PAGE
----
I had an interesting chat with someone recently about the conversations she has with her cat. “Fluffy understands every word I say”, claimed my buddy. I politely commended her smart feline, but explained that while we all like to THINK that our animals understand human language as easily as fellow humans (and I’m not convinced humans understand it all that well either), this is really not the case. I don’t know much about cats and their ability to understand words. My cat, Lucy, seems to understand the emphasis I put into my words..”LUCY!! STOP EATING THAT ELECTRICAL CORD!!”, more than the actual words themselves, especially when the words are accompanied by the flinging of an object in her direction (like a sock, NOT a brick). Dogs seem have a larger capacity for words, sometimes hundreds. You can compare it to a very young child’s vocabulary. Much of a dog’s understanding is based on tone and inflection, as well as the facial and body language you display at the time you speak, and not so much syntax.  While talking to our animals endlessly about our angst and other stuff makes US feel connected, most of it is probably sounding like, “Blah, blah, blah” to them. Guide dogs learn words (verbal commands) to do their jobs. Every handler adds to their repertoire, based on need. I have added to Opal’s vocabulary. She can, for example, “find the garbage” (I draw out the word, ‘garbage’ and it comes out sounding  more like, “gahhbaage”. This is a necessary command for us, given our busy schedule, varied routes and the number of times she has a poop on the go.  I simply cannot be hauling poop bags into offices or other buildings all over HRM. The downside is, that garbage cans come in all types of shapes and sizes. Some have wrought iron cages around them, others are on poles (really hard to find). Even more challenging, is the similarity of appearance to recycle containers, composters, and even some newspaper boxes and public donation bins.  You can appreciate  the potential for a ‘mistaken deposit’. Dogs will  respond more to association with the word, than the word itself.  For example, if I say to Opal , ” We’re going to Sobeys”, EVERY time that we  enter  the same local Sobey’s store. then she will make the association. If I say the same thing at another of the Sobey’s store location, it will make no sense to her. Associations are quickly made in a dog’s mind. I feed Opal in the washroom at city hall every time I go to my regularly scheduled meeting there because of the time of day when the meeting takes place.  If I am unfortunate enough to be in City Hall for a different reason in the early morning, Opal has the expectation that we will  go to the washroom and she will  be fed, regardless of the time of day.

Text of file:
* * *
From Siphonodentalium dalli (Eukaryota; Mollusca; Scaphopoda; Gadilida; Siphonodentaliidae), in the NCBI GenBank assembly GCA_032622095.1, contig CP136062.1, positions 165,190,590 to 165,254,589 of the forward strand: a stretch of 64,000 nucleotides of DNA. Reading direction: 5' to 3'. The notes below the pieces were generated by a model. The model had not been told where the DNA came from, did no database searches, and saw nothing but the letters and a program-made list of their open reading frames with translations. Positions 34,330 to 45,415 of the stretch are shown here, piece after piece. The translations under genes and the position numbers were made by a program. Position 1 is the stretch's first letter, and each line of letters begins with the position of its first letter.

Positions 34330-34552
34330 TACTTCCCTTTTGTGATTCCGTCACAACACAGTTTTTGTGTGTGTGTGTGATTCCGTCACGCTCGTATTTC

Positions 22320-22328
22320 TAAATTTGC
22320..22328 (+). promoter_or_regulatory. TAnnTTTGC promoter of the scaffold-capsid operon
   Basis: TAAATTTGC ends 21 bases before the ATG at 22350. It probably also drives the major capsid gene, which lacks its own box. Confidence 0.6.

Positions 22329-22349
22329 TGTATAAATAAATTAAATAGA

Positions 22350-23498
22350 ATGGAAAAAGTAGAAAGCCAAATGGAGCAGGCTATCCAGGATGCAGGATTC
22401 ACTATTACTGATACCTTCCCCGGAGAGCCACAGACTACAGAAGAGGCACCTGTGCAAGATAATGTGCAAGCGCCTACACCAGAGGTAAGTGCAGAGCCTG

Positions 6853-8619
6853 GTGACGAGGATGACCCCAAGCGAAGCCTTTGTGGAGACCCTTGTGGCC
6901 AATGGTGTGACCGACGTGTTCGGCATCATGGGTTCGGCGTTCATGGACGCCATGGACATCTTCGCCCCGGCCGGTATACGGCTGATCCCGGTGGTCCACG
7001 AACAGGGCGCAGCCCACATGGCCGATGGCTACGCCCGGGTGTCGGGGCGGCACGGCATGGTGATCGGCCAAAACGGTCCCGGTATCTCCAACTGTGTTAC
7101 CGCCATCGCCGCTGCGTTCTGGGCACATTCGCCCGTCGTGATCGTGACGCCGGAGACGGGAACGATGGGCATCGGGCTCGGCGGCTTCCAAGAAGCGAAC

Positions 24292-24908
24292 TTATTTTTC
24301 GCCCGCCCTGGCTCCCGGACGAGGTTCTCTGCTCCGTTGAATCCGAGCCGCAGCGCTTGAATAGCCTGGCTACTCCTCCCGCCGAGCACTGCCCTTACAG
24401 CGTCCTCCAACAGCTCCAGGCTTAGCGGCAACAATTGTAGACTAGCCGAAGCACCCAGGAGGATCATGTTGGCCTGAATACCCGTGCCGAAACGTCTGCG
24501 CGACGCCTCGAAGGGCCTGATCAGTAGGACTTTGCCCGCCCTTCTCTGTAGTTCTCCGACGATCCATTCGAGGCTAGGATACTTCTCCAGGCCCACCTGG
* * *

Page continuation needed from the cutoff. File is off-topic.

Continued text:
Lucy Responds to Opal

Like millions around the globe, Opal and I listened to live radio and Internet TV coverage of last night’s election. It was pretty late by the time Obama gave his speech, but I wasn’t about to miss it.  My family believed in exposing us to important events, even if it meant staying up late.  As a child, I had listened to JFK’s acceptance speech on TV with my family, then  watched raptly when his brother Robert spoke years later. The sight and sounds of  Martin Luther King Jr. still echo in my head. There’s nothing more electric (except, perhaps,  being there) than listening to live speeches from significant  figures at pivotal times in history, AND to the response of the crowds displaying their emotions.   I want to hear all of this at the moment it happened, not the day after, when the speaker’s  words  (in this case, historic) have been re-hashed, analyzed and commented on by the everyone and his uncle. The surreal, global fascination with this man and his promise of change caught my attention too. What truly inspired me yesterday was the record number of Americans who went out to vote and the the energy applied to ‘getting the vote out’.  This gives me a little hope that the American people have not given up trying. Is it wishful thinking for me to make comparisons to the energy and optimism of 60’s?